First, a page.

Posted on 23 November 2022
Although vaccines have proved effective against the virus and its variants, they are not able to prevent their transmission, and so new drugs are being sought to keep pace with the continuously mutating disease.
One approach to this challenge is to use drugs already in-use for other conditions, but research has shown that there are more than 7,800 compounds that could potentially fit the criteria, and narrowing down this list would be essential in order to move forward with any measure of success.
A consortium of researchers, led by Honorary Professor Seshadri Vasan from the University of York’s Department of Health Sciences, however, has now released a database of drugs that allows scientists to narrow their search from a list of 7,817 potential candidates to a ‘top 200’. Of these, 12 have been tested experimentally at the Australian Centre for Disease Preparedness, and a few show sufficient promise for further investigation.
Professor Vasan said: “We have an urgent and critical need to identify antiviral drugs that are safe, effective and affordable. Drug repurposing is one strategy to explore, but with nearly eight thousand compounds to choose from, it can seem like an endless ‘treasure hunt’ of possibilities.
“With this new database, we can’t say that we have found the exact drug that we need, but we have made the hunt for it considerably easier, with 12 drugs tested and awaiting further investigation, some 200 more candidates for the global research community to evaluate, and the potential for this resource to be used for other diseases too.”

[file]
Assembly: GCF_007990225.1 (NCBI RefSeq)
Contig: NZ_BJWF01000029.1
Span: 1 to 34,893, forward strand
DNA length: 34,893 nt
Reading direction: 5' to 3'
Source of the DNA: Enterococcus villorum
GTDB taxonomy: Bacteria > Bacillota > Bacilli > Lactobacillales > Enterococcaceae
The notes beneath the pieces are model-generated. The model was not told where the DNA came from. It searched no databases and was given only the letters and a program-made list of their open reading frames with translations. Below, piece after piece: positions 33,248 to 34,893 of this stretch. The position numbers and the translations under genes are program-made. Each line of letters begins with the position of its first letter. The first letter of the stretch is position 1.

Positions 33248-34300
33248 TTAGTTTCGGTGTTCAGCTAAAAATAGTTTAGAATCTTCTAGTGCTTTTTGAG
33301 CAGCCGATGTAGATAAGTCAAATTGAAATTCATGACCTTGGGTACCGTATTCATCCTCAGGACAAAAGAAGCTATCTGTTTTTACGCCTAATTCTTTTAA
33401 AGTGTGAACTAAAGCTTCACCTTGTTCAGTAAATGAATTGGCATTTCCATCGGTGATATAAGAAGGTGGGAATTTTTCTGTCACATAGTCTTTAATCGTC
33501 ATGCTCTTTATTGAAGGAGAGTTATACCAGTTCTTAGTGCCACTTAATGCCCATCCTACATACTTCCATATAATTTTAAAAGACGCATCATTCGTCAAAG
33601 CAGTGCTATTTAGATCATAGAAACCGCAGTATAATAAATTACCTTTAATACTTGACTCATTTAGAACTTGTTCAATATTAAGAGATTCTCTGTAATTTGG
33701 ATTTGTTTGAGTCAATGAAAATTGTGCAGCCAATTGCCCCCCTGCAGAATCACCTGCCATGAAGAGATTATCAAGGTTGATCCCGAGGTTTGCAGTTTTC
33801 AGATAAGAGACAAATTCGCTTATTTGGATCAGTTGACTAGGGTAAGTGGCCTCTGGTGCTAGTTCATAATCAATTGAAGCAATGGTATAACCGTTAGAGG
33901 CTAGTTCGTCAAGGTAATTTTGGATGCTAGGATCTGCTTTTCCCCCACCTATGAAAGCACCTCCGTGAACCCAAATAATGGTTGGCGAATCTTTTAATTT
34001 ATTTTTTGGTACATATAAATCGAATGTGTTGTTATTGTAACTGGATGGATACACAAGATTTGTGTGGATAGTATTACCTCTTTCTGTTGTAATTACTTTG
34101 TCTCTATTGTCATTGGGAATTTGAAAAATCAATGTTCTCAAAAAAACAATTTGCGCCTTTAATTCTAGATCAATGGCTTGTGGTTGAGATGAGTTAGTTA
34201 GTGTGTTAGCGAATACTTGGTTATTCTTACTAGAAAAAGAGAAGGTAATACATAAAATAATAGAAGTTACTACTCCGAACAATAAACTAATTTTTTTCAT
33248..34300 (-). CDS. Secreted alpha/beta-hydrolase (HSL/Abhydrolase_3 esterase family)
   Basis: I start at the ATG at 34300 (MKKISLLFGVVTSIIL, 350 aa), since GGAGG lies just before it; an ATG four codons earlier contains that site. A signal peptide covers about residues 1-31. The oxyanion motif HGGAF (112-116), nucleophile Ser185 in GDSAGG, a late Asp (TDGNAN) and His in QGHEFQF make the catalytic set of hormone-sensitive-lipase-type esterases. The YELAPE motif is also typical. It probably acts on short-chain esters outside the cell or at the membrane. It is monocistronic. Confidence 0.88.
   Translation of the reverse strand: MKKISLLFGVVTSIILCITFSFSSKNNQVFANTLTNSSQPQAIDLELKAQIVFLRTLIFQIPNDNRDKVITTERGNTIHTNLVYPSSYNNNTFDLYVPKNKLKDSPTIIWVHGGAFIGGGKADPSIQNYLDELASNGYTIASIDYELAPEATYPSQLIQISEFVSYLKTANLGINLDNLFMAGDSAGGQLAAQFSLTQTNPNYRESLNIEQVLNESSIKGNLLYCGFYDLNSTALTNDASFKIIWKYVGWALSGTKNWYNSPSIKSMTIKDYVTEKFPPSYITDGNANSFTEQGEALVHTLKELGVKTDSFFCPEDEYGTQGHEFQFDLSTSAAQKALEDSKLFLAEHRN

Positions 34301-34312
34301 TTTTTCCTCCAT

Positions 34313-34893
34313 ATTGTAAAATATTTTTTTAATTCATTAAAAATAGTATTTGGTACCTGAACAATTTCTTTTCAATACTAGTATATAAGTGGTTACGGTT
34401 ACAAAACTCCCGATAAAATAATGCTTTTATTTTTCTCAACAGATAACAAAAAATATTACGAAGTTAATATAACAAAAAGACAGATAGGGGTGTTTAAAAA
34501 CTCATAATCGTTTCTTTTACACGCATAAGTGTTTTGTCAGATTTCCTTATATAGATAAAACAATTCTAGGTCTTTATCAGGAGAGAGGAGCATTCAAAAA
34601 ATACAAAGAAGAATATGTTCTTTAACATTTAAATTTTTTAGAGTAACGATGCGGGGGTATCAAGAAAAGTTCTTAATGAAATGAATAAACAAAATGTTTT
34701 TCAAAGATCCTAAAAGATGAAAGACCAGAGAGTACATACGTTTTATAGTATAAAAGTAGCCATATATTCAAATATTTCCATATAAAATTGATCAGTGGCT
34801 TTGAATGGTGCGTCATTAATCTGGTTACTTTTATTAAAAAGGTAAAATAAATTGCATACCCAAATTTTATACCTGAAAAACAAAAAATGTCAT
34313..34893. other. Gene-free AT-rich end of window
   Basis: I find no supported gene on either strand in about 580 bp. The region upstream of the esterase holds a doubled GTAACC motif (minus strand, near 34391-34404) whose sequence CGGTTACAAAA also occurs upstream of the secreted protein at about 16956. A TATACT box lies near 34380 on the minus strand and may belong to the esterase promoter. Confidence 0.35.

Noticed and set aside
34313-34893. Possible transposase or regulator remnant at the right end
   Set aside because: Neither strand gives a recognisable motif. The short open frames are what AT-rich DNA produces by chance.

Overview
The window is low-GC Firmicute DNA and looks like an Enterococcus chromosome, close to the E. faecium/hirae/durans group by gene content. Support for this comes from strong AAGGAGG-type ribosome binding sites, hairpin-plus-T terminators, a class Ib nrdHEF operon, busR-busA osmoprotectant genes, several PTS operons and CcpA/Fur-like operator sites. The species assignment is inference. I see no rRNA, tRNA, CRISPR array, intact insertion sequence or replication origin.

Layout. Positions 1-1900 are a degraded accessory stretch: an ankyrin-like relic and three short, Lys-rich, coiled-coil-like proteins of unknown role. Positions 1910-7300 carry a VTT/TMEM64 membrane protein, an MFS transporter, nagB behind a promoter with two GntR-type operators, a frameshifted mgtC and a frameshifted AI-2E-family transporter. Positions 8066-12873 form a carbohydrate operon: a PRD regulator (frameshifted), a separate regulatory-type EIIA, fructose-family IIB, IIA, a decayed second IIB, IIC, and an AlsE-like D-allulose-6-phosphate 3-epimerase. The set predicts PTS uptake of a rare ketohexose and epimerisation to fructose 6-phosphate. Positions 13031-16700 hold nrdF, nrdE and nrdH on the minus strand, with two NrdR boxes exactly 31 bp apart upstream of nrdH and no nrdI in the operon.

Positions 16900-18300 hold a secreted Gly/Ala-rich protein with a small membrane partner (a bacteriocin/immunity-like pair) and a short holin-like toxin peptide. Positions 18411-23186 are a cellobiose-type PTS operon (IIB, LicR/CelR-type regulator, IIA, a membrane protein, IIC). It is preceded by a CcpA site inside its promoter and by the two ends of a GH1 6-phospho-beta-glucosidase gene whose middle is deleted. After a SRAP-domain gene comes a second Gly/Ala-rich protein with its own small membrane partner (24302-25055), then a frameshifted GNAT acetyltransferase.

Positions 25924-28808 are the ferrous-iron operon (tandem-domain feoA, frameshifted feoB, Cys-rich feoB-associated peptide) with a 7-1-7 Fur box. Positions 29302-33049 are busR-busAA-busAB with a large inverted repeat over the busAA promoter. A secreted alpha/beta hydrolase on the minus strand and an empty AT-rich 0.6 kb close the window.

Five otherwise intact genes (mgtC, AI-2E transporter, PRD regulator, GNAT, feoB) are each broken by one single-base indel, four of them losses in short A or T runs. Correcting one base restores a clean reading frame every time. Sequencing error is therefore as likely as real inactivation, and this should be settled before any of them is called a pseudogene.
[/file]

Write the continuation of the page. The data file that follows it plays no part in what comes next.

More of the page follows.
The database, called CoviRx, presents the properties of each drug, as well as data from Covid-19 experiments and clinical trials, any ‘red flags’, and similar drugs in use.
Dr Vinti Agarwal, Assistant Professor of computer science and information systems at the Birla Institute of Technology and Science (BITS), Pilani, said: “This resource is a free, multilingual website that offers an interactive and dynamic search platform to the global research community for identifying potential drug candidates to tackle COVID-19.
“It enhances worldwide accessibility to SARS-CoV-2 drug repurposing efforts and significantly reduces manual data curation efforts.”
The project received $1.7 million funding from Australia’s Medical Research Future Fund and the national science agency CSIRO, and is published in the peer-reviewed journal Data.
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